I was introduced to interdisciplinary research during my very first lab meeting in graduate school in 1991. Judith Rodin, my first advisor, was leading a MacArthur Foundation network on Health-Promoting and Health-Damaging Behaviors, including the role of stress. The network included diverse and broad thinkers such as neuroscientist Bruce McEwen and social psychologist Nancy Adler. The MacArthur networks provided a great model of how small interdisciplinary discussion groups could be highly collaborative and generative in promoting new ideas that stretch people out of their disciplinary silos, as well as support students in their training. Rodin started off the meeting talking about “allostatic load” — the cumulative physiological price of chronic stress — and how allostatic load might develop and present in someone who has depression versus post-traumatic stress disorder. Allostatic load helps to explain how a set of environmental inputs shape people’s psychological and homeostatic regulatory responses in complex ways, nudging them toward disease states. It was clear that this concept involved the perspectives and expertise of different groups — psychologists, physiologists, neuroscientists, and social epidemiologists. They all had a stake in understanding how allostatic load played out in organisms and in society. I was hooked on the idea of allostatic load.
I sought to find a cellular model of allostatic load — a cell system that registered wear and tear from an early age, long before diseases develop. The telomere — the protective cap on the end of chromosomes — was a good candidate and has been a useful biomarker (see main story on page 14). It is both a marker and a mechanism. It is mechanistic in that it explains how cells senesce or die. It serves as a proxy marker for cumulative exposure to stress mediators that include, for example, oxidative stress, insulin resistance, stress hormones, and inflammatory factors.
Scientists might argue for decades to come about how cell aging actually unfolds in humans and about whether the telomere is more marker or mechanism. Regardless, it seems highly predictive of most degenerative disease trajectories (early onset, worse prognosis, and sometimes earlier mortality). It is one of our few windows into the aging clock machinery.
I was lucky to find an ideal collaborator in Elizabeth Blackburn, who subsequently won the Nobel Prize for her research on telomeres and telomerase, the enzyme that protects telomeres. Blackburn was at first skeptical of the role of stress in cell aging, but was nevertheless open to and supportive of my research. She has since been integral to a tremendous number of human studies including many in the behavioral sciences.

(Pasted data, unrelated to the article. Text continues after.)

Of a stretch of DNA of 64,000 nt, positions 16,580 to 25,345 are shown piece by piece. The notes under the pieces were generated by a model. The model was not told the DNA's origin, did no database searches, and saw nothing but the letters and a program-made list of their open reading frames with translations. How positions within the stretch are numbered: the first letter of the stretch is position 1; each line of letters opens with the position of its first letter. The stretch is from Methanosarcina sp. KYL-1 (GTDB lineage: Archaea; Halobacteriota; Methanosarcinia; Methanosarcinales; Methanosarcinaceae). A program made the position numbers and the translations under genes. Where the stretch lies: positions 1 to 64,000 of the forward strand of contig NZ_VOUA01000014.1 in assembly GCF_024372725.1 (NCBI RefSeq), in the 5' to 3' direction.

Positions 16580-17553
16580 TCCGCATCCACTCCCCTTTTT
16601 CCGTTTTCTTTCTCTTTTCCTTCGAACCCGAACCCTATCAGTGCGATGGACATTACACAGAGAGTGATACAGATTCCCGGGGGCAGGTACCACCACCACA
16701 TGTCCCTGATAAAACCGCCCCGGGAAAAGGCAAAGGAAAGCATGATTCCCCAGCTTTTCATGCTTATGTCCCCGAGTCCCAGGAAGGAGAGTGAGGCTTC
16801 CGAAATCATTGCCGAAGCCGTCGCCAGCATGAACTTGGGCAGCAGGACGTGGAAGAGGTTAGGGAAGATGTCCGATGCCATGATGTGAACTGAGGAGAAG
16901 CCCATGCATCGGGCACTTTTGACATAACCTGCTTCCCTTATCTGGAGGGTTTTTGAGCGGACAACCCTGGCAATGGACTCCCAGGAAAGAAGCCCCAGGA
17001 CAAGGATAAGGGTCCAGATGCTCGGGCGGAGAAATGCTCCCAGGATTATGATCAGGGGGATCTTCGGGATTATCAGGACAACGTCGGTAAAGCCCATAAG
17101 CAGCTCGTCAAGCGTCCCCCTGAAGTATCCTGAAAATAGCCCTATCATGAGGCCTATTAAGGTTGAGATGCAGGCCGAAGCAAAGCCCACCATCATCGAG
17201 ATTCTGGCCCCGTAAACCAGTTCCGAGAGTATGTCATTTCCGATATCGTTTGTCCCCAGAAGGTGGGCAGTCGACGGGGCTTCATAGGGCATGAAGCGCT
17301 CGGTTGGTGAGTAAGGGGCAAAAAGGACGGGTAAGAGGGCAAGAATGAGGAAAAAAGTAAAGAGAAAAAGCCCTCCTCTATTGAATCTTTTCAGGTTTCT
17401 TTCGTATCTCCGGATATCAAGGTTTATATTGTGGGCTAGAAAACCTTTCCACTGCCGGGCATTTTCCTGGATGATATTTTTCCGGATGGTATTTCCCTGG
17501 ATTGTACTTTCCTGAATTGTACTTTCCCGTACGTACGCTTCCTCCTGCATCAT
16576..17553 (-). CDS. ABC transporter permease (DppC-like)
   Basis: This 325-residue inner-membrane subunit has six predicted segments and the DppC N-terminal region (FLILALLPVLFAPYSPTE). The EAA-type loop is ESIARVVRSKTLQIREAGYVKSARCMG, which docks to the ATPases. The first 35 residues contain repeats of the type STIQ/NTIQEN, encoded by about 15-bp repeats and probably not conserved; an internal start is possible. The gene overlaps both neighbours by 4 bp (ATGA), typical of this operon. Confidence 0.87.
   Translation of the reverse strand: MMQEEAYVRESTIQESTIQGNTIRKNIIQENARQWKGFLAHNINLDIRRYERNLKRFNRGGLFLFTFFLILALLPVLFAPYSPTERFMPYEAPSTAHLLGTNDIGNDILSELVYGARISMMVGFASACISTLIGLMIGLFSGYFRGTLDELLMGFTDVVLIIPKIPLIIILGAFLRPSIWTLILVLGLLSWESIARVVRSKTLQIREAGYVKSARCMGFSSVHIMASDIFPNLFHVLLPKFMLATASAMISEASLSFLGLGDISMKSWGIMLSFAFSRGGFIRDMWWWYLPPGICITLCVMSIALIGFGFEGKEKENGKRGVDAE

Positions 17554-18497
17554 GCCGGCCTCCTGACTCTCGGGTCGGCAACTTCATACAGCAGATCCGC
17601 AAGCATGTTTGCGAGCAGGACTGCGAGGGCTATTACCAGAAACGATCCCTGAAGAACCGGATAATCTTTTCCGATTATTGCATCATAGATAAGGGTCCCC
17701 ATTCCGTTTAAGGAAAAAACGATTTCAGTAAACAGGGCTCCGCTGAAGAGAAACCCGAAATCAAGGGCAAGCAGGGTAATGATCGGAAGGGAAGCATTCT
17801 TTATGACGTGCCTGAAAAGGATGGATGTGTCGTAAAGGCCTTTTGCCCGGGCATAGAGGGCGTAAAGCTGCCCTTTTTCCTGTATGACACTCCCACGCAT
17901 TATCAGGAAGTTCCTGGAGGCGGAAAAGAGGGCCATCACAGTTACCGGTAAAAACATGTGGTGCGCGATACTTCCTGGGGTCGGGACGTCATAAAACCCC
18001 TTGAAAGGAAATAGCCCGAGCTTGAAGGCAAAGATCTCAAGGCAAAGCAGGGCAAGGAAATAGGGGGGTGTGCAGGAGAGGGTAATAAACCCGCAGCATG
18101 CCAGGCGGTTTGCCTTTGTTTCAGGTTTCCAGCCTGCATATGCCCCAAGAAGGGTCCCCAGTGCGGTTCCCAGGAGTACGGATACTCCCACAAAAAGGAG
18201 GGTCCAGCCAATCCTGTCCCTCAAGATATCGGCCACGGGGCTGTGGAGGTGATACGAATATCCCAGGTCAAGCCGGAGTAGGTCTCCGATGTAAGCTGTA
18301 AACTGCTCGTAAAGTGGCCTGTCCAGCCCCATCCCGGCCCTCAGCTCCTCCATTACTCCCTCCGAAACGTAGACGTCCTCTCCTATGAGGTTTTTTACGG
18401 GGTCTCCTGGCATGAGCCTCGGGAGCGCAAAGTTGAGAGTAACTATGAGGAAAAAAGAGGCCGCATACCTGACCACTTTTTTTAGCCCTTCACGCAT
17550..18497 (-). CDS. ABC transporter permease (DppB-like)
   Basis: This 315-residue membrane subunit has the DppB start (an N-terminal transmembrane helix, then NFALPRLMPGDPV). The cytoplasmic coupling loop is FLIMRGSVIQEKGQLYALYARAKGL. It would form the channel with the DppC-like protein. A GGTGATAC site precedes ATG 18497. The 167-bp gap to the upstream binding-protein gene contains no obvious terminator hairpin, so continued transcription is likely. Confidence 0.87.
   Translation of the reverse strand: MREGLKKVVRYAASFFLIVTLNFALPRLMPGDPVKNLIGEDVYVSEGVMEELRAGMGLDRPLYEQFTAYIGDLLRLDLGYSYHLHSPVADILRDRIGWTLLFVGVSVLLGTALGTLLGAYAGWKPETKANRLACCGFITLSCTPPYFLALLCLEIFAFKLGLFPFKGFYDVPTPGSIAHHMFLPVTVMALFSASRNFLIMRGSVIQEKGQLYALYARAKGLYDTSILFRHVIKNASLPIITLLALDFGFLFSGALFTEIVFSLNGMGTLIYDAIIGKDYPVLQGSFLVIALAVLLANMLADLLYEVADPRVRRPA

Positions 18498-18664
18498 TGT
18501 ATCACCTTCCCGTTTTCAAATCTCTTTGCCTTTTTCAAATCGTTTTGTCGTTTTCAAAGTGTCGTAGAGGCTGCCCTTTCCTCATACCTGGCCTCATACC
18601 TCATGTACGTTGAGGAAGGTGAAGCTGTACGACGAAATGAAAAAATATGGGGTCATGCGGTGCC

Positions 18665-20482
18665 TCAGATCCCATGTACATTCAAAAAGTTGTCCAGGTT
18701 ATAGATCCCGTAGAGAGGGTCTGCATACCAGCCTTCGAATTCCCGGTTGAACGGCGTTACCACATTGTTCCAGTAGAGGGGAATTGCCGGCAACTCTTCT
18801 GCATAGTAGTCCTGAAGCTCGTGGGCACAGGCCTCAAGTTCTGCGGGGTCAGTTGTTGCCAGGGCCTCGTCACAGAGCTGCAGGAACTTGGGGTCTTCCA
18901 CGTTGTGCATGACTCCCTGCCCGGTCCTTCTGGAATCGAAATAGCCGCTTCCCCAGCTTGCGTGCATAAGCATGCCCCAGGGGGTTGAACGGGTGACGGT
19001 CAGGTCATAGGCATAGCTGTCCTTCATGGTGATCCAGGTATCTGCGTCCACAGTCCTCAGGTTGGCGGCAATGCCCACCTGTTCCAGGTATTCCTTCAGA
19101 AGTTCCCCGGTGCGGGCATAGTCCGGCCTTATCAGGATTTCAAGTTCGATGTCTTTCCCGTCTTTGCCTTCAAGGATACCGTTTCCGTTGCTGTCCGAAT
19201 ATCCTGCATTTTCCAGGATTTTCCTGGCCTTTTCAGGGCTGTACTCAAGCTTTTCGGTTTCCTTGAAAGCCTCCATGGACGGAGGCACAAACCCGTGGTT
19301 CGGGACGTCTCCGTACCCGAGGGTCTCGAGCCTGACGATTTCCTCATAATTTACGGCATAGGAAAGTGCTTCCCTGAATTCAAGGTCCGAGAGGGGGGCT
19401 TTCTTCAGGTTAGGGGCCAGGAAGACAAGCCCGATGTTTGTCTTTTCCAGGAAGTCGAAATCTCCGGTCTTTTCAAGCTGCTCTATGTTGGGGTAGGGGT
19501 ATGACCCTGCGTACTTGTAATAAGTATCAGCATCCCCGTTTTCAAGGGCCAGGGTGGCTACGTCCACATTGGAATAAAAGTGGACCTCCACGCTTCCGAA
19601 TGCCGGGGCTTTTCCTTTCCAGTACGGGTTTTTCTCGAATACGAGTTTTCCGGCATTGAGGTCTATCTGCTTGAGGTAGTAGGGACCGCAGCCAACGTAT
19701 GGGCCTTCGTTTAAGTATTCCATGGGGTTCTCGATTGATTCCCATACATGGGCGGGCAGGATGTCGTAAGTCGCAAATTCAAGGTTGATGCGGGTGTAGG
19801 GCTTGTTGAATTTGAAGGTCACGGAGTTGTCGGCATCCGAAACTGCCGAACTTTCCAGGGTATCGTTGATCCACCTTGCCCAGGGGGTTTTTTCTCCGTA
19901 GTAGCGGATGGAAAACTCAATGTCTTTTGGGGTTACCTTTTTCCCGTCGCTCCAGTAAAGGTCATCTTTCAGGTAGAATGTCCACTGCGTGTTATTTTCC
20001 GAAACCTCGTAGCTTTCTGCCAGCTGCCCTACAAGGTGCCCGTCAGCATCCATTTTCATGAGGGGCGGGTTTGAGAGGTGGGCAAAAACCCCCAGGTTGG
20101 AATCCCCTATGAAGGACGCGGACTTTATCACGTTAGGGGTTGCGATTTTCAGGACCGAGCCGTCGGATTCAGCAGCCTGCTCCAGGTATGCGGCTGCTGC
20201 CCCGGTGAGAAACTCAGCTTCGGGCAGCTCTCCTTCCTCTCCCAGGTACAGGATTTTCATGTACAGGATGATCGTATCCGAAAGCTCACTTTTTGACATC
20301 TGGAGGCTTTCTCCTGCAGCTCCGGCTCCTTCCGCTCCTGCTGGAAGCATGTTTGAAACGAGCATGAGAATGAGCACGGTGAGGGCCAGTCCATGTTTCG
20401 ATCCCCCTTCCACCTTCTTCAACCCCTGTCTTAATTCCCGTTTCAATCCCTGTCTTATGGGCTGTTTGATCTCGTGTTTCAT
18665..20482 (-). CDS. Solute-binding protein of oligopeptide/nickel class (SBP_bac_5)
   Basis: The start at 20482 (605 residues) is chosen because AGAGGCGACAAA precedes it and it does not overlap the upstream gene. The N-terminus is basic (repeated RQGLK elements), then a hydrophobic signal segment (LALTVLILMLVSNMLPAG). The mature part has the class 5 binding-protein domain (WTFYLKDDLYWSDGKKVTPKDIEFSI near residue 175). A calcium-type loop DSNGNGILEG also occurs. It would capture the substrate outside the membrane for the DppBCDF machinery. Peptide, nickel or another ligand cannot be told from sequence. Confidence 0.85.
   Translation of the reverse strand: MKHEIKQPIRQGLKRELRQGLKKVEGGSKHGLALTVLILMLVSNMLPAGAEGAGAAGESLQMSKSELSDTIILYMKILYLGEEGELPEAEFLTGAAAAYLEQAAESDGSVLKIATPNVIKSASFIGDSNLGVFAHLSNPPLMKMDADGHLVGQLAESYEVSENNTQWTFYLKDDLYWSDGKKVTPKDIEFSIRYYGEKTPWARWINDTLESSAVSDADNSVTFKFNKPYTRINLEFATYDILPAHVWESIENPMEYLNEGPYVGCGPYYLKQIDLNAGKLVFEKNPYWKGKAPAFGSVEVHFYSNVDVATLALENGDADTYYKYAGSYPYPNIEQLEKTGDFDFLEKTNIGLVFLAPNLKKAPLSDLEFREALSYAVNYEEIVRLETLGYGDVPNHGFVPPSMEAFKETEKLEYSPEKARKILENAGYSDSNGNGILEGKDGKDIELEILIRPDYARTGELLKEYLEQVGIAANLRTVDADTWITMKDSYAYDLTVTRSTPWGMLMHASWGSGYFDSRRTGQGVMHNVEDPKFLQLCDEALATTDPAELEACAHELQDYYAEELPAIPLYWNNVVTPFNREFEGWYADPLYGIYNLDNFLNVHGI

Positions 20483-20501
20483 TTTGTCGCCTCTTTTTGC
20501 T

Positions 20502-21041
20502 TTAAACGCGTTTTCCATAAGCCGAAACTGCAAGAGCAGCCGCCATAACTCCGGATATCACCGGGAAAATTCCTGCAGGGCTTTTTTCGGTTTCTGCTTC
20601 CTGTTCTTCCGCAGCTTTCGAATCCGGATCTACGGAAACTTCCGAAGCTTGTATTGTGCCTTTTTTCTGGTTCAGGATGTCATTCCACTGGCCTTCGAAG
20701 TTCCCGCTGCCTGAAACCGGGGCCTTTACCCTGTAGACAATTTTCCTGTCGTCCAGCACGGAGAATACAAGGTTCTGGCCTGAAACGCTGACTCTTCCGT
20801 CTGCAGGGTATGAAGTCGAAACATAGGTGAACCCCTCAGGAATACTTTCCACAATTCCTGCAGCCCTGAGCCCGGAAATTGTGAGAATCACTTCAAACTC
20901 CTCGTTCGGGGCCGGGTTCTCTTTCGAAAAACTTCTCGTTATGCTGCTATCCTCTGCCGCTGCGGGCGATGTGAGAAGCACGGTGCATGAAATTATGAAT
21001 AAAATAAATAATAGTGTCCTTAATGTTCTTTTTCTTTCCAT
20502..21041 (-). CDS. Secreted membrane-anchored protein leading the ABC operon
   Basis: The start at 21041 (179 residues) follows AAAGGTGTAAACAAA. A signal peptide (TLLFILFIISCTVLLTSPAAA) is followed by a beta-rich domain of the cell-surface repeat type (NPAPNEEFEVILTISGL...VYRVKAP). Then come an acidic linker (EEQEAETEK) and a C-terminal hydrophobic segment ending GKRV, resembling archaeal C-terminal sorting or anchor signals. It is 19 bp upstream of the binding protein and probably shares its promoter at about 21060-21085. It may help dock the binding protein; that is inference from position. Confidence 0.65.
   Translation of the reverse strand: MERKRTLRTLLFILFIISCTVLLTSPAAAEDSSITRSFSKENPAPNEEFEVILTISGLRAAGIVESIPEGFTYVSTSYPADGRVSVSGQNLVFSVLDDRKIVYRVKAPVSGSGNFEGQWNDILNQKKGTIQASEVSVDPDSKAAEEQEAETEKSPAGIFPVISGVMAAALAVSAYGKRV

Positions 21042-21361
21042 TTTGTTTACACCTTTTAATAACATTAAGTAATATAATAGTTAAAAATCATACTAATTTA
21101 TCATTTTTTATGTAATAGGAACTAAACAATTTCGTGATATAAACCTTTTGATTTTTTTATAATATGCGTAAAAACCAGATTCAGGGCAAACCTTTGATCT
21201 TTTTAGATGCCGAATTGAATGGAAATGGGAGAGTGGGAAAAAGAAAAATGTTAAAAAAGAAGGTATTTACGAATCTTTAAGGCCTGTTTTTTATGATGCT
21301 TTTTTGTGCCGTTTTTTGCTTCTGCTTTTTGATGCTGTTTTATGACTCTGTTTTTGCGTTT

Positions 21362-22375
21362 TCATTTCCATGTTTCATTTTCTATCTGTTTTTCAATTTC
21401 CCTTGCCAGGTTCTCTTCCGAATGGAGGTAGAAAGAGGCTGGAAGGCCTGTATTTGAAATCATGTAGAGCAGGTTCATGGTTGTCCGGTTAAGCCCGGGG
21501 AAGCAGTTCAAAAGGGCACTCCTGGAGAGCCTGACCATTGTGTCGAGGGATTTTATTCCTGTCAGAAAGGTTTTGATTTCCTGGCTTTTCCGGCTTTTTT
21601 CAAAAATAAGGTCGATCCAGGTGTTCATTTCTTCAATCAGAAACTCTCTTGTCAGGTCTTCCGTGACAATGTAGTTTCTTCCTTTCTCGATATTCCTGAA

I am also fortunate to work with extremely talented students and colleagues who are equally obsessed with the complex roadmap linking emotions and physiology.
A map is slowly emerging showing how telomeres are fitting into this integrative science. Having a clear understanding of how this life-long marker is shaped and protected could help the research paradigm shift toward prevention. Strategies for monitoring changes in telomeres could also be useful, and we often receive queries from people wanting to do just this — but there are few reliable options available. So we started a company to offer inexpensive telomere testing as a platform to conduct large-scale research and test the helpfulness of such testing for the public. This endeavor turned out to be an unsuccessful clash between our public, health-oriented goals and aspects of the business. We gave our shares away and moved on.
We are now writing a book about telomeres and their connection to aspects of health including social factors, with the hope that this integrative and interconnected view of health might be helpful to individuals and might encourage new models of prevention. It will also likely become a snapshot of a particular time in telomere research, as our understanding of aging and precision medicine is moving at a rapid pace.
Sometimes students want to know the best way to link up psychological processes of interest with biological mechanisms of health. Here are some tips and issues to consider for young behavioral scientists who want to collaborate with experts in biology and medicine and create interdisciplinary programs of research:
Keep asking yourself, “So what?” Make sure your best outcome will have implications, and not just for incremental science. Develop your intellectual support group where you ask each other this question in a challenging but helpful way.
Stay focused, flexible, and persistent. You should keep your focus on both your specific question as well as the big picture, and be open to changing your model or theory.Be prepared to withstand and overcome failures and rejections (in unreturned emails and in null results).
Secure pilot funding. Very little happens without money. For my first study with telomeres, the idea seemed “way out there.” There was no evidence that telomeres were affected by lifestyle, much less by psychological factors. I tried three different funders before getting a small pilot grant. Securing small grants to add measures to the right types of ongoing studies is also a good model for starting off. Well-designed, small-scale proof-of-concept studies are a solid way to start testing a big idea, and small studies serve as a foundation for funding larger studies. The easiest sources are probably small pilot study grants associated with various research centers and training programs at universities and especially medical schools.